We've arrived safe and sound in Goma for part 2 of our visit. We spent last night having dinner and saying goodbye to many new friends. While Bukavu captured our hearts we're excited to see how the journey unfolds from here. Before we share about our day we just wanted to pause and thank our dear friend Janny for being an amazing host, a brilliant colleague, and a wonderful friend.

The day started at 5:45am when we woke up early to head out and catch our ferry. It was not as chaotic as we had thought it would be and the $25 first class tickets were WELL worth it. It was a very nice seating area and the free breakfast didn't hurt either! The ride was about 6 hours long and the views as we sailed by were extraordinary. We've said it many times before but we just can't say enough about the beauty of this country.

Unfortunately, the water was choppy near the end of our trip and as Liz was sick at the back of the boat I was chatting with a young man named Janvier (January in French, which is when he was born). He shared with me about how horrible the security situation is now in the Congo. I told him a little about our mission and that is when he opened up to me. He shared that he had been on the run from the military for months now. They were trying to bribe him and he refused to pay. As a result they harass and stalk him and his family wherever he goes. He is never safe and is hoping to get to Kinshasa where their hold is minimal. But he has three children who were not even able to finish their schooling this year because of their erratic movements. His story is not uncommon and he is just one of hundreds of thousands that are living in fear on a daily basis. He told me that he was sharing his story so that I would share it with you. Janvier said that America is the leader and whatever America decides to do the rest of the world will follow suit. I hope we will hear his words and take them to heart.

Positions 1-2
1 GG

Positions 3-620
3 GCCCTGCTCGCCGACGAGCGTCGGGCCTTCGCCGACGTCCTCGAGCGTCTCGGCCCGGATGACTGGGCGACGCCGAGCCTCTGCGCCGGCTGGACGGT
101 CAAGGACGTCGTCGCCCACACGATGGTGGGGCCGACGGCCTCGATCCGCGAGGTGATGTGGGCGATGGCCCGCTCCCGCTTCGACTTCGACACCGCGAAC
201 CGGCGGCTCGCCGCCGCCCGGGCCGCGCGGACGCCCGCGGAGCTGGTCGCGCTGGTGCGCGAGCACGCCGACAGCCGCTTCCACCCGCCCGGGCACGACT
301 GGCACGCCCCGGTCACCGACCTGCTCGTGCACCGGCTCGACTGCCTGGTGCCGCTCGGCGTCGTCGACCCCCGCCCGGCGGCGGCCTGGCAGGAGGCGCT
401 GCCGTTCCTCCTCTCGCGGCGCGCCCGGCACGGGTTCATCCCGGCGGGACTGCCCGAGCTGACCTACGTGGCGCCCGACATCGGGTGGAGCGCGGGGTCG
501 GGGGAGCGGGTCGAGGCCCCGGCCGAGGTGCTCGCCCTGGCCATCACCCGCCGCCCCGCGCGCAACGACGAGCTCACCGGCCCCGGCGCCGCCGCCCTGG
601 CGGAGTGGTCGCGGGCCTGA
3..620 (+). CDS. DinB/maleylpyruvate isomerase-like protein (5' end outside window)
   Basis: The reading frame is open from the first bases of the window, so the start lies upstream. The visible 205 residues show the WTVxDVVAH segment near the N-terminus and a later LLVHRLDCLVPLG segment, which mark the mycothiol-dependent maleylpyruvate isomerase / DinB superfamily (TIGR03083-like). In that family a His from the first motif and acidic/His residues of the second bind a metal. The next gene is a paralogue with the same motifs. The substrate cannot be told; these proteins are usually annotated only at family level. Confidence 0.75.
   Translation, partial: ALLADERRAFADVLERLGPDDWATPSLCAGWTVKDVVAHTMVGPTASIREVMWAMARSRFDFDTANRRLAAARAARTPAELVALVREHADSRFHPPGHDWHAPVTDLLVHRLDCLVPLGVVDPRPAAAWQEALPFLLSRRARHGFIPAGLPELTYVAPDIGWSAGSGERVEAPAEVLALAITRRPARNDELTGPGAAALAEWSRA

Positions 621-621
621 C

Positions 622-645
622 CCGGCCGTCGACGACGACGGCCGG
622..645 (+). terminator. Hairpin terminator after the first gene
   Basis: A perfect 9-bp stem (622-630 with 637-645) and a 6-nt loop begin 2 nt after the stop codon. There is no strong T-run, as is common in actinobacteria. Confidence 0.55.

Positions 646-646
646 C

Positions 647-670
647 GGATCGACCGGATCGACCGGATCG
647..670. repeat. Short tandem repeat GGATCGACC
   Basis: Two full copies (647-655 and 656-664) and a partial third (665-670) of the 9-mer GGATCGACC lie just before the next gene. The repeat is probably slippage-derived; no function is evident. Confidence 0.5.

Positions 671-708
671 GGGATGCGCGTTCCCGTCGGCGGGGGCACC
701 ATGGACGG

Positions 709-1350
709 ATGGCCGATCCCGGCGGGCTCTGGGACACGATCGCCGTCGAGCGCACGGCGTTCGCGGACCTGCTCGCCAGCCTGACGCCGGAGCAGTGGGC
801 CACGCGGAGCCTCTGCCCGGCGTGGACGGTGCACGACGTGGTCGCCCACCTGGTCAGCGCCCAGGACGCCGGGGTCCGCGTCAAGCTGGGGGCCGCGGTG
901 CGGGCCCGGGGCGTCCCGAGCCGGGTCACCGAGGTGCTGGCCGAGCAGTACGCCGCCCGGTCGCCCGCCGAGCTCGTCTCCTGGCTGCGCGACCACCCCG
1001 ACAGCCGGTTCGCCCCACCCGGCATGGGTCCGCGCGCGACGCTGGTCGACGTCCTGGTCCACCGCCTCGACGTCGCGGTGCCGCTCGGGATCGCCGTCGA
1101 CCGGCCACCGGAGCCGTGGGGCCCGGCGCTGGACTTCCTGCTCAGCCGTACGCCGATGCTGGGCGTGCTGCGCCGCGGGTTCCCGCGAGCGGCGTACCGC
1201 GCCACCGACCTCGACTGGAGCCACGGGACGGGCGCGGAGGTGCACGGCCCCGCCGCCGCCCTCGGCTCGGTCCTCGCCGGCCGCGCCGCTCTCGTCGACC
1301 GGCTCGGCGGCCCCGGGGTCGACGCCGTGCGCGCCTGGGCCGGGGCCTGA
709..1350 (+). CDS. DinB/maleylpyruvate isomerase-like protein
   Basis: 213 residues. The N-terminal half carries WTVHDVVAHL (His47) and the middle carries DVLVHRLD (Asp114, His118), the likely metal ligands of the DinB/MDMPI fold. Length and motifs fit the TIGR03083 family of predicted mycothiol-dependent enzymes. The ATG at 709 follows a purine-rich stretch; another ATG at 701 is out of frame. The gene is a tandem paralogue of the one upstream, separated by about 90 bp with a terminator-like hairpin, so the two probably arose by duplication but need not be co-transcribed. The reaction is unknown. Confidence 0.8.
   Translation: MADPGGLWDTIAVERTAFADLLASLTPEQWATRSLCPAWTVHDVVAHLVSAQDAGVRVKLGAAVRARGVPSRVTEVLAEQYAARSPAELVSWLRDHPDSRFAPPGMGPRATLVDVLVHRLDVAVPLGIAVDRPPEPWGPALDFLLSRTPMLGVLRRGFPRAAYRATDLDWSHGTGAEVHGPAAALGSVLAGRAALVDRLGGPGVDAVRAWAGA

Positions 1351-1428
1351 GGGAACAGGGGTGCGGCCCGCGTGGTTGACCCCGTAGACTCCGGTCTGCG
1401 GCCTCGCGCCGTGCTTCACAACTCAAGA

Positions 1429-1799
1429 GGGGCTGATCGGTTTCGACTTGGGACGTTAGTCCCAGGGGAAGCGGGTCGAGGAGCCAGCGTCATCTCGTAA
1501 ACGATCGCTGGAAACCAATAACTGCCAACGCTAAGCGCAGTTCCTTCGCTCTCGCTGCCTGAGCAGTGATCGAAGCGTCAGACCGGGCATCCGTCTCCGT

We've settled in at Esther and Camille's. We can already tell that they are so wise and they are doing such great work. They've got a packed week planned for us, with back to back meetings. We are excited to see how the week unfolds as we know we are going to learn a lot. Hope is alive here.

Friday, July 8, 2011

Unique Perspectives

We've become friends with a group of South African pilots who fly for the UN. We've spent the past week chatting informally with them about their experiences flying in Sudan, Angola, Chad, Afghanistan, DRC. They agreed to be a part of our documentary, so last night we interviewed them after dinner. They had a unique perspective as Africans who have worked with the UN in so many conflict zones. They were candid, honest, and provided one heck of a controversial interview. We appreciate their honesty because we know that their views are shared by many others, including most ordinary Americans. As Jesse said when the night was over, "we just shot the beginning of our documentary!"

Thursday, July 7, 2011

Our DRC Portraits...

The Untold Stories

So sorry we haven't been able to keep up posting like we had hoped! The internet has been down again and we have been extremely busy. We wanted to share what we experienced yesterday and are so glad that the internet has been more cooperative today.

Yesterday was a tough day. It started with Jesse not feeling well from the night before, and Mara was up early throwing up in the bathroom. Despite their nausea they were bound and determined to go with Liz and Janny to the parish in a small village about an hour from Bukavu. That village has been one of the hardest hit, both in terms of the recent conflict dating back to 1996, and also in terms of sexual violence. This is because it is close to the forest where the armed rebel groups hide, as well as the border with Rwanda. The contrast between the incredibly beautiful drive up and the violent realities the village has known is stark.